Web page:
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Gen Hosp Psychiatry. 2008 Sep-Oct;30(5):458-66. doi: 10.1016/j.genhosppsych.2008.06.008. Epub 2008 Jul 30.

Measurement matters in the association between early adolescent depressive symptoms and body mass index.

Author information

  • 1Department of Epidemiology, University of Washington, Box 357236, Seattle, WA 98195, USA. rhew@u.washington.edu

Abstract

OBJECTIVE:

The objectives of this study were to examine associations between depressive symptoms and body mass over 1 year during early adolescence and to assess how the associations might differ depending upon whether self-reported or directly measured height and weight were used.

METHOD:

Participants were 446 sixth-grade Seattle students. Depressive symptoms were assessed using the Mood and Feelings Questionnaire. Regression models were used to examine whether baseline depression status was associated with 12-month body mass index (BMI; using self-reported height and weight) and whether baseline overweight status was associated with 12-month depressive symptom score. Analyses were rerun among a subsample (n=165) who had height and weight directly measured.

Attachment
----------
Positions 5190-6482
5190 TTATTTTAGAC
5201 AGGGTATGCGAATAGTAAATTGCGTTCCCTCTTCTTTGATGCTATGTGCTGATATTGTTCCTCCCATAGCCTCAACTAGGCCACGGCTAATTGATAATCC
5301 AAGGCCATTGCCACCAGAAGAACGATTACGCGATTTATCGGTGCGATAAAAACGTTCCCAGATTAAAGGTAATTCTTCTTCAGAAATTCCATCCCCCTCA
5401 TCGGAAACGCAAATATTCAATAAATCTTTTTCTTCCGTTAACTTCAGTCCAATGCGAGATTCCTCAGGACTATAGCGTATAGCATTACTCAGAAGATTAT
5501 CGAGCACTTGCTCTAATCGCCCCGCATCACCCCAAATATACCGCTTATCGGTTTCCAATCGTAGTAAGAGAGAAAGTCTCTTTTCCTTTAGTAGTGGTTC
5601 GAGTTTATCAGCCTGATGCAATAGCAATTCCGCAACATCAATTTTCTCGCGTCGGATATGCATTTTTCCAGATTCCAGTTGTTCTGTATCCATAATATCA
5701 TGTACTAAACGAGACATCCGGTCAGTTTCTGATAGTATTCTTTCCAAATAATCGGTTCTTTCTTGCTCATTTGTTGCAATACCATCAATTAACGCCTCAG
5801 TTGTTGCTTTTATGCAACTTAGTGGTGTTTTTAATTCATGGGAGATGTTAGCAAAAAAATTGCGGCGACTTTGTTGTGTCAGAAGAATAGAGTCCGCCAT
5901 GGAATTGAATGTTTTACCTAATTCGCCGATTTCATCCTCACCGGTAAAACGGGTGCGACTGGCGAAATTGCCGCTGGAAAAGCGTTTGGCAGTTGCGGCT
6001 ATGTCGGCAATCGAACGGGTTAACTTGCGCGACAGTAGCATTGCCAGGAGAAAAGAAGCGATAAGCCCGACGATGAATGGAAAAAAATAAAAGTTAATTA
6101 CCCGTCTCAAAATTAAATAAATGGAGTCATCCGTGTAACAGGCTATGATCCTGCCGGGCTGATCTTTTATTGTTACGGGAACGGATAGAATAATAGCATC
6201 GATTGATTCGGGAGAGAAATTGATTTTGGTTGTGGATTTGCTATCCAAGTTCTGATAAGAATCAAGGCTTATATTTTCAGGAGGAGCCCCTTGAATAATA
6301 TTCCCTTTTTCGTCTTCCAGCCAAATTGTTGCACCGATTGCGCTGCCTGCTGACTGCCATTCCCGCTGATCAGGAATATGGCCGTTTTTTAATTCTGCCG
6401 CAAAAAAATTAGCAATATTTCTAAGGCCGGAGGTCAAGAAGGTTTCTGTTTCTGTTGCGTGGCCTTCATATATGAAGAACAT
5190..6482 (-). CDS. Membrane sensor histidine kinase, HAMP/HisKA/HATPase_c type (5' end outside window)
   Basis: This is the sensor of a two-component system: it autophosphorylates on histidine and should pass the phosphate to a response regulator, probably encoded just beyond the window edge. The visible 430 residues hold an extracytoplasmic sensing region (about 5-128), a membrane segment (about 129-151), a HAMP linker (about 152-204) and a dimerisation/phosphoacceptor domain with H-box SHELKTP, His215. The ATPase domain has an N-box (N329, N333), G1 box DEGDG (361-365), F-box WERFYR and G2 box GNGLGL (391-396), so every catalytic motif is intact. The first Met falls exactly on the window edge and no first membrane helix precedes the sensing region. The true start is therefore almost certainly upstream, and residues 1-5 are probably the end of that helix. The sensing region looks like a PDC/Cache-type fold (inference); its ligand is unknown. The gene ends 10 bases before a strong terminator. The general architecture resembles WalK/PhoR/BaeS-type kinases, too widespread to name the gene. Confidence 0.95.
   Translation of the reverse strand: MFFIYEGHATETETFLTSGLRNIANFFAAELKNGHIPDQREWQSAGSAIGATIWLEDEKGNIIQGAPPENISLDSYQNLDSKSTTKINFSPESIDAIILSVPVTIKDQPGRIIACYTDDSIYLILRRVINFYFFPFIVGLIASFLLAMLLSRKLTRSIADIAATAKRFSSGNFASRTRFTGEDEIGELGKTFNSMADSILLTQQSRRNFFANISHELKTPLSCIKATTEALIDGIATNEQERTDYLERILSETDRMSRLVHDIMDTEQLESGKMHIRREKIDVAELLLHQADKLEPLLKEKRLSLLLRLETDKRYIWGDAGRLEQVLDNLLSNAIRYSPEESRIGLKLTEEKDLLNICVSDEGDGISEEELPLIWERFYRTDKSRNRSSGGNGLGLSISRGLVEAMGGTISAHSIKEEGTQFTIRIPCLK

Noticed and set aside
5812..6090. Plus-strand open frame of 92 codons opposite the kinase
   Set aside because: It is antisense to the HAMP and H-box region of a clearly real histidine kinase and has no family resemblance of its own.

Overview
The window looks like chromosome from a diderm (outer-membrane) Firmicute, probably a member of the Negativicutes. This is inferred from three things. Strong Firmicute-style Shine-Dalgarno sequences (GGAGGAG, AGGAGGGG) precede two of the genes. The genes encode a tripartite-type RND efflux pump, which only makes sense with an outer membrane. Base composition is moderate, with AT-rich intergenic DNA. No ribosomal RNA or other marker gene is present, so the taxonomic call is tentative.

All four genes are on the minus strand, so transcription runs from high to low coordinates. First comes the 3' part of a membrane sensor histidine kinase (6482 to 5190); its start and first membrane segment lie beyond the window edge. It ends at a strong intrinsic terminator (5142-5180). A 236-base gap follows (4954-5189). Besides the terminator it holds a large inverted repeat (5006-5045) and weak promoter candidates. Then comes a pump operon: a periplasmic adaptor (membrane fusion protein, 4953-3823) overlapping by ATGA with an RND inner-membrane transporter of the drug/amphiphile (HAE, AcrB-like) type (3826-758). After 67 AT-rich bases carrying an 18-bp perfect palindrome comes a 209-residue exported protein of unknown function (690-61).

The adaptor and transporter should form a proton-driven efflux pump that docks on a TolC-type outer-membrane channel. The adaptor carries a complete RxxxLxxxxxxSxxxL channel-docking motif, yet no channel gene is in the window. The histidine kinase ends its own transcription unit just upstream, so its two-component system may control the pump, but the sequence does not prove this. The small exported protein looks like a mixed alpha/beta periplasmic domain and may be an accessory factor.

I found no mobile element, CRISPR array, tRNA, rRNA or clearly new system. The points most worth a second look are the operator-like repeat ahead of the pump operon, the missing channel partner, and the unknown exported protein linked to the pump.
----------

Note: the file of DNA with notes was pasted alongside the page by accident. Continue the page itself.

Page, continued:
RESULTS:

Using BMI derived from self-reported values, depressed males had a significantly lower BMI than nondepressed males, while depressed females had a significantly higher BMI than nondepressed females, after adjusting for covariates. Among a subsample using measured height and weight values, however, depression was no longer associated with BMI in either gender. Baseline overweight status did not predict 12-month depression score.

CONCLUSIONS:

Observed associations between depression and subsequent BMI were explained by differential misclassification of self-reported height and weight by depression status and gender. Direct measurement of height and weight may be necessary to ensure validity in studies of adolescent depression and weight-related outcomes.

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